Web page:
If we all use the Planet Positive Beauty Guide it will encourage the industry to become more transparent overall. What’s more, the guide was created in support of the Competition and Markets Authority’s Green Claims Code, which is designed to help businesses shout about their green credentials without misleading customers. Armed with the Planet Positive Beauty Guide and the Green Claims Code, our industry will become greener in a reliable and ethical way.
How can you make a difference?
Whether it's cotton pads, face masks or wipes, try to make a simple swap to reusable options. These products are designed to last longer and treat the planet with more respect. When you opt for a single-use beauty product you are adding to the land waste problem that is a key driver in the climate crisis. If you want to do even more, why not up the amount of bamboo in your bathroom? From bamboo razors to compostable packaged deodorants and lip balms, when a product's packaging is made from bamboo it enters the Earth's cycle more easily at the end of its life.
When it comes to certifications you should keep an eye out for the B-Corp, UEBT and Cradle to Cradle badges. To become a certified company, beauty brands go through a rigorous verification process that tests their entire supply chain. After receiving these accolades, brands are legally bound to consider the environmental and social stakeholders in all of their decisions. When you buy from a certified brand (think Aromatherapy Associates, The Body Shop or Garnier) you can rest assured knowing that the planet and its people are at the centre of everything they do.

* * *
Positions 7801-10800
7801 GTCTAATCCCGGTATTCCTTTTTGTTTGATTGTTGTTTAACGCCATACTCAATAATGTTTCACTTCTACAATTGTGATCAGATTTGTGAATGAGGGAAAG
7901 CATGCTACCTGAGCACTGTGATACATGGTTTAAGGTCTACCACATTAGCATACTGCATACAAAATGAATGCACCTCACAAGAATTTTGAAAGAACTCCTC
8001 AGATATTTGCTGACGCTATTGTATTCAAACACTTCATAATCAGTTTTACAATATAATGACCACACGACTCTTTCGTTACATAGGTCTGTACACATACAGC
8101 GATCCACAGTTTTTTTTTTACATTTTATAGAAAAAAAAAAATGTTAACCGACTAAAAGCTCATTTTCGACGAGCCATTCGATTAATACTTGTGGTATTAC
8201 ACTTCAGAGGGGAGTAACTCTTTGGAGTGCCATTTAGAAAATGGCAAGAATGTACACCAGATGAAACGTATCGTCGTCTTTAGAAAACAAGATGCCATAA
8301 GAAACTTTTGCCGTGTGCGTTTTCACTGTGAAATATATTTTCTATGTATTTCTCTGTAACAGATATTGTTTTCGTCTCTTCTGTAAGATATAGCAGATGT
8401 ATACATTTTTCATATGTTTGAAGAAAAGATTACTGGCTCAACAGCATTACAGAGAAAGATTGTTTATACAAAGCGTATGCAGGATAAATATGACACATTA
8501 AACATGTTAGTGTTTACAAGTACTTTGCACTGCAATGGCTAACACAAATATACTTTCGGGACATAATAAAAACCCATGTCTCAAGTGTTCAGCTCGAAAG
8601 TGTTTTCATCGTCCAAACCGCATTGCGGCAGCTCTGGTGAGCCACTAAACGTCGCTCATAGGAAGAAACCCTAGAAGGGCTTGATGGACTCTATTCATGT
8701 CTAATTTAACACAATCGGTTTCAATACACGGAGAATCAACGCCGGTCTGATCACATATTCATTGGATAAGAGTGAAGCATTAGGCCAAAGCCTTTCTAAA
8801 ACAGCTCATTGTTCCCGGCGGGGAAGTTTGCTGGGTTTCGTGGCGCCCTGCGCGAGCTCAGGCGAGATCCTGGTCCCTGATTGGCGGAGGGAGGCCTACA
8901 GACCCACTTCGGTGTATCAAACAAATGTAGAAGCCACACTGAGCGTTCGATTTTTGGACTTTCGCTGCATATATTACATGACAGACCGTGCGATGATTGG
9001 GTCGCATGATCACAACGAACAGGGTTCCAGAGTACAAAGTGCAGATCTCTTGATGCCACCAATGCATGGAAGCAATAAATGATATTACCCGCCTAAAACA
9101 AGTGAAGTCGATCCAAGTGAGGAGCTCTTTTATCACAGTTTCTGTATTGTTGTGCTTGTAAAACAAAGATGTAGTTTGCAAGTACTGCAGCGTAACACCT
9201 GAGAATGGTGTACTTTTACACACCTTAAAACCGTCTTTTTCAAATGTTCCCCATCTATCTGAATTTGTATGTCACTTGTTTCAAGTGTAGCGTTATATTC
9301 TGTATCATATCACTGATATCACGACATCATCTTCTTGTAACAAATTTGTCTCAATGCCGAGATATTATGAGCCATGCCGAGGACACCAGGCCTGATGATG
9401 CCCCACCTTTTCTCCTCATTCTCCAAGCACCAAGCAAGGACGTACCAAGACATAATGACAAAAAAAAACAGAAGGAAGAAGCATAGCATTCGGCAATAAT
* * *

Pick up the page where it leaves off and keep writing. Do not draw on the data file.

The world of recycling is a confusing one but making sure that all of your treats are packaged in glass, paper, cardboard or aluminium is a simple way to make sense of it all. If products are sold in these materials, the empty containers can be picked up in your curbside recycling. Another great way to recycle is to choose reusable options, not only does this allow you to try different products from your favourite brand every time, it means your waste is cut back. You can also give your unwanted products to food banks and charities like Beauty Banks, Toiletries Amnesty or The Hygiene Bank.
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An award-winning health and beauty writer, stylist and creative director, Lisa Oxenham is one of the UK’s top beauty editors and the Beauty and Style Director at Marie Claire UK. With 20 years of editorial experience Lisa is a brand partnership expert, and a popular speaker, panelist and interviewer on a range of topics from sustainability to the future of beauty in the digital world. She recently spoke at Cognition X and Beauty Tech Live and is on the Advisory Board for the British Beauty Council’s Sustainable Beauty Coalition.
A well-respected creative director she works on celebrity, model and influencer shoots with the highest calibre of photographers, filmmakers, make-up artists and hairstylists to create timeless images, attention-grabbing videos, digital events and masterclasses. Most recently Lisa has directed covers such as Lily Cole and Jameela Jamil, films such as Save The Arts featuring Francesca Hayward and sustainable fashion shoots such as Be The Change. Supporting the beauty industry over the pandemic has been a top focus, directing the British Beauty Council’s six inspirational short biographical films for their Bring Back Beauty campaign.